Peter Nygard, the Canadian fashion magnate best known in hedge fund circles for his bitter feud with Moore Capital Management founder Louis Bacon, was arrested in Winnipeg, Manitoba on Tuesday on racketeering, sex trafficking, and related charges.
U.S. federal prosecutors accused Nygard, 79, of using “force, fraud, and coercion to cause women and minors to have sex” with him, friends and business associates, according to an indictment unsealed in federal court in Manhattan. The accusations involve dozens of victims in the United States, the Bahamas, and Canada, among other locations, and date back to 1995. Nygard frequently targeted women and minor-aged girls who came from disadvantaged economic backgrounds or who had a history of abuse, the government alleged.
“He controlled his victims through threats, false promises of modeling opportunities and other career advancement, financial support, and by other coercive means, including constant surveillance, restrictions of movement, and physical isolation,” the government said in a statement. In some cases the women were assaulted or drugged, the government alleged.
The arrest caps a bitter, years-long feud between Nygard and Bacon — his neighbor in an exclusive enclave of the Bahamas — that resulted in dozens of lawsuits, millions of dollars of legal fees, and outlandish accusations.
“I hope that the news of Mr. Nygard’s arrest brings some needed comfort to the many courageous women and girls who have suffered in silence for far too long,” Bacon said in a statement to Institutional Investor. “Many of these victims have pleaded for years for their voices to be heard and for justice to be done. On their behalf, I hope that this is the first step towards justice.”
A spokesman for Nygard did not return a call seeking comment.
Bacon’s fight with Nygard initially centered on conservation issues and noise complaints, with the hedge fund manager accusing Nygard of blasting loud music and other noise pollution from his property, according to earlier reports in the Bahamas Tribune.
But then things escalated. In 2010 armed plainclothes police officers entered Bacon’s home looking for lethal “ultrasonic weaponry,” according to a report. Bacon was not home at the time, but the police reportedly handcuffed and body-searched household staff for over three hours, before confiscating a set of industrial loudspeakers that were returned later that day. The loudspeakers were being used to send piercing, annoying sound waves to Nygard’s property. The fight grew more acrimonious and the accusations more salacious, according to a lengthy 2015 Vanity Fair story about the saga.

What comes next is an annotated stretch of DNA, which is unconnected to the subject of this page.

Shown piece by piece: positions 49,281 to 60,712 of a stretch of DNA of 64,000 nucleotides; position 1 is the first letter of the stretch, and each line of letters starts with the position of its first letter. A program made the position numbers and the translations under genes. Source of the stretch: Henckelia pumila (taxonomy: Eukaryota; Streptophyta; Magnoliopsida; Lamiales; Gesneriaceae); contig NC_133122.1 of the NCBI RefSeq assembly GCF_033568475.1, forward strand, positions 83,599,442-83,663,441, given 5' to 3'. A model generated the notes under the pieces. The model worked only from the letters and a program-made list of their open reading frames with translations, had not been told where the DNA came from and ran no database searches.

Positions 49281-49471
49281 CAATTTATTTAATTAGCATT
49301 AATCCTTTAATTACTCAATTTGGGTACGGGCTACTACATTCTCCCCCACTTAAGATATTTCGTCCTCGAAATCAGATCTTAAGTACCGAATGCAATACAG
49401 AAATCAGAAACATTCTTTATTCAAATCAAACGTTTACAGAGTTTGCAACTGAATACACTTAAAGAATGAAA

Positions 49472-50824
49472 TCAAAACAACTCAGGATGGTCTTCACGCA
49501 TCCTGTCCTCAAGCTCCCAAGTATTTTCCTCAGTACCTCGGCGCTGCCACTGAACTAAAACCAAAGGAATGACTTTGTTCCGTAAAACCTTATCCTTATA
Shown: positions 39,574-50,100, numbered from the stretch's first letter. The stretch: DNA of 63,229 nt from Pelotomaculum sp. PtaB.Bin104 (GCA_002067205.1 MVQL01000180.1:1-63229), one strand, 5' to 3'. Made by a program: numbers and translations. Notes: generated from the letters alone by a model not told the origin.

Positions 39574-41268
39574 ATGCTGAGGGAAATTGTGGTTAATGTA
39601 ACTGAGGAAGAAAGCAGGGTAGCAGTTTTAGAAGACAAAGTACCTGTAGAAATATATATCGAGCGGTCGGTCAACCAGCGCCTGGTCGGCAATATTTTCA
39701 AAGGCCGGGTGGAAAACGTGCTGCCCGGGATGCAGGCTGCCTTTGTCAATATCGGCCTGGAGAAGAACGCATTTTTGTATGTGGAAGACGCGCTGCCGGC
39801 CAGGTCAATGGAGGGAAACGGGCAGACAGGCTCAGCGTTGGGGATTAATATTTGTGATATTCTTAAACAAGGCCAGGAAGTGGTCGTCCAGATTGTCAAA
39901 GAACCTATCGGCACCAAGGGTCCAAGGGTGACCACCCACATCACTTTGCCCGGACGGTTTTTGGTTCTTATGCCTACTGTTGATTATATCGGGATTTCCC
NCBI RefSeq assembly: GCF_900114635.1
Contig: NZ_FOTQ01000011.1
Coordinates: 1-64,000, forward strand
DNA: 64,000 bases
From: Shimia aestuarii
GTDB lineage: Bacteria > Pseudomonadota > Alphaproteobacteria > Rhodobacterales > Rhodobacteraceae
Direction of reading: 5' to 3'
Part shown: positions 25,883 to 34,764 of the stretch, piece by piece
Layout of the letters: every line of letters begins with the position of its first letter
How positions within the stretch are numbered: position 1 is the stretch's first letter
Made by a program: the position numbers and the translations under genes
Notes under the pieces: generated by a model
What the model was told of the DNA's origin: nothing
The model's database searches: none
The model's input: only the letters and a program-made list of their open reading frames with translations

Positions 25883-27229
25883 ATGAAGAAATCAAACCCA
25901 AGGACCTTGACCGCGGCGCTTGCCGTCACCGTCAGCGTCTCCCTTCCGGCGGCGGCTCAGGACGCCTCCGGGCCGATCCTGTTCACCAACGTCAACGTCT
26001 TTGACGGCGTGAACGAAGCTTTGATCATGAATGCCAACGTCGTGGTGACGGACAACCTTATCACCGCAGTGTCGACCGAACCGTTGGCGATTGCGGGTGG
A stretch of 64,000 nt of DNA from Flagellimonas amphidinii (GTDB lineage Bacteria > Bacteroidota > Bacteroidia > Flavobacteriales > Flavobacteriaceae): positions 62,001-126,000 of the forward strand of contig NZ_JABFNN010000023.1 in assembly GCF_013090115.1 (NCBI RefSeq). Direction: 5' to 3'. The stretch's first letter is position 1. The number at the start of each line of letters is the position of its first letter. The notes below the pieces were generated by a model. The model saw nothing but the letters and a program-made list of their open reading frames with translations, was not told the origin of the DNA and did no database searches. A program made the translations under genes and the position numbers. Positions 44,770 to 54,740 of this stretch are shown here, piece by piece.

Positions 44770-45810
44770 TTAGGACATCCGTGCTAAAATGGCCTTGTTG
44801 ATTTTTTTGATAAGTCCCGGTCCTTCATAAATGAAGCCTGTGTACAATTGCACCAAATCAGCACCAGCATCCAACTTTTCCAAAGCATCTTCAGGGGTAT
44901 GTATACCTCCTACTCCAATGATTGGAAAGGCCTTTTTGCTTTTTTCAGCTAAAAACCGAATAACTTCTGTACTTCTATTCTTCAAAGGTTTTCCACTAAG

Then in 2018 Institutional Investor reported that the Supreme Court of the Bahamas seized Nygard’s property after Save the Bays, a local nonprofit that seeks to protect the environment, won a legal victory. The Bahamian non-profit, which received funding from Bacon, had sued Nygard in 2013 for illegal dredging.
The dredging, which was part of the expansion of Nygard’s property, disrupted the natural flow of sand to a national park and left Nygard’s neighbors’ shorefronts in increasingly rocky condition, all while his own property became sandier, according to Fred Smith, an attorney at Callenders & Co. who represented Save the Bays. Bacon was a director of Save the Bays and was among the property owners allegedly harmed by Nygard's construction activities.
In January 2019 a Bahamas judge issued a warrant for Nygard’s arrest for failing to appear in court on multiple occasions for a sentencing hearing related to two contempt of court convictions, after Nygard was found repeatedly ignoring a 2013 injunction that banned him from dredging, according to Canada’s National Post newspaper.
Nygard was eventually sentenced to 90 days in jail and fined $150,000. But Nygard, who remained in Canada, told the Supreme Court of the Bahamas he was too ill to travel, according to a separate report by the National Post.
Earlier this year, Bacon’s allegations against Nygard turned more serious. According to a New York Times story in February, “Lawyers and investigators funded in part by Mr. Bacon claim that Mr. Nygard raped teenage girls in the Bahamas.” That month, lawyers filed a federal suit in New York on behalf of ten women who accused Nygard of sexual assault, the Times reported. Bacon’s associates spent two years finding women to bring claims against the fashion mogul, according to the Times report.
“I admire the brave women who had the courage to share their stories with The New York Times,” Bacon said in the statement to II. “I was not looking for this fight, but once I heard repeated, credible reports from disgusted whistleblowers that Mr. Nygard was abusing young, vulnerable women, I could not ignore this disturbing information. I sought to help and empower the alleged victims by connecting them with appropriate law enforcement authorities. That is where this matter belongs.”
The article pointed out that Bacon and Nygard’s combined wealth was close to the annual budget of the Bahamian government.